Resistance to rituximab (Rituxan) has emerged as a considerable problem as the drug has become widely used to treat B-cell lymphomas, such as non-Hodgkin’s lymphoma, follicular lymphoma, and diffuse large B-cell lymphoma. A recent study in Blood suggested that resistance to rituximab is related to downregulation of CD20 expression via epigenetic mechanisms.
“Combination chemotherapies with rituximab have achieved significantly favorable results for CD20 positive B-cell lymphoma, but acquired resistance occurs in about 30% of patients. Not all patients with relapse or progression develop resistance to rituximab. Some patients are sensitive to re-treatment with rituximab-containing salvage chemotherapies,” wrote Akihiro Tomita, MD, and colleagues at the Nagoya University Graduate School of Medicine in Japan (Blood 113:4885-4893, 2009).
Over the past five years, several groups have reported a CD20 negative phenotypic change in CD20 positive lymphomas after rituximab treatment that appears to account for resistance. “Now it appears that this phenomenon is not rare,” Dr. Tomita said.
The current study followed 124 patients in whom CD20 positive B-cell lymphomas were diagnosed and who initially were treated with combination chemotherapy with rituximab between September 2001 and November 2006. Median age was 58 years at the time rituximab treatment was initiated.
Relapse/disease progression was observed in 36 patients as of July 31, 2007. Tumors from 19 of these 36 patients were re- sampled, and CD20 expression was assessed by immunohistochemistry (IHC) or flow cytometry (FCM) in tumors harvested from lymph nodes, bone marrow, peripheral blood, or spinal fluid. Total RNA and protein were extracted from tumor cells and were analyzed with RT-PCR and immunoblotting.
CD20 protein expression was not detected or was significantly decreased in five patients. Thus, a CD20 negative phenotype transformation after rituximab treatment was found in 26.3% of the 19 patients whose tumor cells were re-sampled at the time of relapse or progression.Although all five patients were treated with salvage chemotherapy without rituximab, they all died of disease progression within 11 months of confirmed CD20 negative transformation. Patients with CD20 negative relapsing/progressive disease tend to have a shorter survival time than patients with CD20 positive relapsing/progressive disease. A larger study is needed to confirm these observations and the prognostic significance of CD negative transformation, according to the authors.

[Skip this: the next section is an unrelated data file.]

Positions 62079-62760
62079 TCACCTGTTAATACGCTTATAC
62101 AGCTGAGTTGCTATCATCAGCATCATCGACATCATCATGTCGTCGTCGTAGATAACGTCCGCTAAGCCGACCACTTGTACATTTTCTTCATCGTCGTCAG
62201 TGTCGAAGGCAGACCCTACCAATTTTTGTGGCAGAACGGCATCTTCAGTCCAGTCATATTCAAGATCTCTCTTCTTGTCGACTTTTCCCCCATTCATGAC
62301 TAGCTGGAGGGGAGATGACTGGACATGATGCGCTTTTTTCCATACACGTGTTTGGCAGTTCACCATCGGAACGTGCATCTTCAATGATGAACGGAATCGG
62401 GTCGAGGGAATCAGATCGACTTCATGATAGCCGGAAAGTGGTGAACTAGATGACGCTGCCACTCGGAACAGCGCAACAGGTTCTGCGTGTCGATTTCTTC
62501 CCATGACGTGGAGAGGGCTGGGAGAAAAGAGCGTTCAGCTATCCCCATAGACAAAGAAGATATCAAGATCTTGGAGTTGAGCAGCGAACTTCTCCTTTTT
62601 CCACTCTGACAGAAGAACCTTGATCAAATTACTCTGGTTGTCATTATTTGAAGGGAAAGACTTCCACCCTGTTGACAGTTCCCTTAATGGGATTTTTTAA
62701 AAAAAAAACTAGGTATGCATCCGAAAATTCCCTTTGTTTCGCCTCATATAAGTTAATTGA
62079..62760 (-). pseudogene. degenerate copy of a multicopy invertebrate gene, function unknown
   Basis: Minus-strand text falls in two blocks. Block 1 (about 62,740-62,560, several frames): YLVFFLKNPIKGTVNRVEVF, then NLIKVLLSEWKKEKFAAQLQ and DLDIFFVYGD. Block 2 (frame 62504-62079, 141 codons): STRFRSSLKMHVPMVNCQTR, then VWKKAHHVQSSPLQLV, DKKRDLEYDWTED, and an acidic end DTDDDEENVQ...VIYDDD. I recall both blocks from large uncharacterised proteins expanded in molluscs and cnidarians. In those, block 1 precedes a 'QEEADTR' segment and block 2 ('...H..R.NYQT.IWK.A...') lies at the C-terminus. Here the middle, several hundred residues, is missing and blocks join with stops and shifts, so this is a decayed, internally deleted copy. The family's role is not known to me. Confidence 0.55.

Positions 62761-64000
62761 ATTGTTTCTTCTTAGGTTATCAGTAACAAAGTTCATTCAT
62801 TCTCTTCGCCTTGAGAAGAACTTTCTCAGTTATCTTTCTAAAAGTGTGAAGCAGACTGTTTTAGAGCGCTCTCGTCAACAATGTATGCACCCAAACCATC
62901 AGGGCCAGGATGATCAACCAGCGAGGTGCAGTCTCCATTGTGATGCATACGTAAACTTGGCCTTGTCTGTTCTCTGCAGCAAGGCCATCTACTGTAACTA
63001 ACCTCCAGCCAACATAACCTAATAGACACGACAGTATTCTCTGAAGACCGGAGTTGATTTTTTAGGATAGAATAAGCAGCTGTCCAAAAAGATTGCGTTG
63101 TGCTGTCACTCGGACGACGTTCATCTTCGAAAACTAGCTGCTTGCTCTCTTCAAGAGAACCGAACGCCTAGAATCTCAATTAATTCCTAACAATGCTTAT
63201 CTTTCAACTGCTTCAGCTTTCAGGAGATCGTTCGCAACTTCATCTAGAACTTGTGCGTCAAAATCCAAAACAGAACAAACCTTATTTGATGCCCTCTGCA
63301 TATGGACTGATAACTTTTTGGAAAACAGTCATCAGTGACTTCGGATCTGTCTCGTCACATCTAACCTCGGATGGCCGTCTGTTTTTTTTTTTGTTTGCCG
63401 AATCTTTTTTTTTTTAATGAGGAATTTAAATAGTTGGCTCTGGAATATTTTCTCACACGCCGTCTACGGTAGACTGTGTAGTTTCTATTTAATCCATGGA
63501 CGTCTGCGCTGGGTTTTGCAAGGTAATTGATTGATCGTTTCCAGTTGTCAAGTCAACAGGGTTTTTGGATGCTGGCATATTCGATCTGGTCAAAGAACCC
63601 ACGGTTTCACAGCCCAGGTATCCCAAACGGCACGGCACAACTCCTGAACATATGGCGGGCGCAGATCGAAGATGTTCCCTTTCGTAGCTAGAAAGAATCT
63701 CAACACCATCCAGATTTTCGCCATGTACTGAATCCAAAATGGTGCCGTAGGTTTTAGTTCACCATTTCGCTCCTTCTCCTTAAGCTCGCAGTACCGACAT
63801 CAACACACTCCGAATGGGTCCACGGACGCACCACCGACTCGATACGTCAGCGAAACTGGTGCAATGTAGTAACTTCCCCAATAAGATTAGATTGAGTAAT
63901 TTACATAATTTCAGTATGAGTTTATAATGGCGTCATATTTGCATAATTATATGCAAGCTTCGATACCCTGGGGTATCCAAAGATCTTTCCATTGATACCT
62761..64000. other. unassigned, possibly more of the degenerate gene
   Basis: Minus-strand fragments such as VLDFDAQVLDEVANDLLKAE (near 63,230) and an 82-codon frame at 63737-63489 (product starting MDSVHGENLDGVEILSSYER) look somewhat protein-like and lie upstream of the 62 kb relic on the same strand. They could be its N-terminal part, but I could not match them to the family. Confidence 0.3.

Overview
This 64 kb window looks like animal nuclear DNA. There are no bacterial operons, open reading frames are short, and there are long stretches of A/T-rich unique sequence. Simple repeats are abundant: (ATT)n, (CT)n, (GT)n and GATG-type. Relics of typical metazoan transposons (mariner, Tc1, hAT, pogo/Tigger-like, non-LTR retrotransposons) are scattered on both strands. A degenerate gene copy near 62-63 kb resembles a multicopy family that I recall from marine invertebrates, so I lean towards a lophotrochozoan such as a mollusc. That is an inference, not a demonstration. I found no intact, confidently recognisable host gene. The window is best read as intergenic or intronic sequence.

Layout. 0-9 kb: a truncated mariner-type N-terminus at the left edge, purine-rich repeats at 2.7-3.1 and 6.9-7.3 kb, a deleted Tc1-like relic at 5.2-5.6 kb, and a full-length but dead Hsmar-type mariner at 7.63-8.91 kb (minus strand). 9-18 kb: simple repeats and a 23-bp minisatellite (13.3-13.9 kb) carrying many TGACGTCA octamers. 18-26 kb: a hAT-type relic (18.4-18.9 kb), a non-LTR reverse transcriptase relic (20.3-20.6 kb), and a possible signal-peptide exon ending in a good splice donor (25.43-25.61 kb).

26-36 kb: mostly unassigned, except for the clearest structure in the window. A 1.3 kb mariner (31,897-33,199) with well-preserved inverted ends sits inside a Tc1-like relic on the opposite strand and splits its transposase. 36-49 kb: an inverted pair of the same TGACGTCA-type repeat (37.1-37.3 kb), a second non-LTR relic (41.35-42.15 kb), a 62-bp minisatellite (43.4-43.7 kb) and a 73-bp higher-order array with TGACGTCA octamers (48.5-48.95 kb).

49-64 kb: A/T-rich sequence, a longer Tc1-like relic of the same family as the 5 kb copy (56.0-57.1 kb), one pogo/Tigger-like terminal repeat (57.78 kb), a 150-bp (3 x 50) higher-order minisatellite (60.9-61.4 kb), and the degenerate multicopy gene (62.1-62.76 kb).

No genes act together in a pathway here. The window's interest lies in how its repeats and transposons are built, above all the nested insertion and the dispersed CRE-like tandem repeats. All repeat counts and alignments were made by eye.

In vitro treatment with 5-Aza
Cells cultures from some of the tumors were treated with and without 5-aza-2´ deoxycytidine (5-Aza). Then the cells were harvested and assessed for total RNA and protein extraction. In vitro assays of CD20 negative transformed lymphoma cells showed that treatment with 5-Aza was able to partially restore rituximab sensitivity compared with cells not treated with 5-Aza. Further experiments are warranted to explore this strategy of re-sensitization.
Dr. Tomita said that the restoration of CD20 mRNA and protein expression within three days after cells were treated with 5-Aza may support the idea that expression is regulated by epigenetic mechanisms rather than by alteration of several tumor clones. In this study, diffuse large B-cell lymphoma (DLBCL) was diagnosed in all five patients in whom a CD20 negative phenotypic change developed; in two, follicular lymphoma was initially diagnosed, but it transformed to DLBCL when a CD20 negative phenotype was observed.
“These findings may suggest that the clinical entity and progression pattern is partly related to CD20 negative phenotypic transformation. Further study is needed to confirm this,” Dr. Tomita said.
In addition, the in vitro findings suggest that a combination of rituximab and a DNA methyltransferase inhibitor such as 5-Aza may be a unique salvage strategy for some individuals in whom CD20 negative transformed B-cell malignancies develop, he told Oncology News International.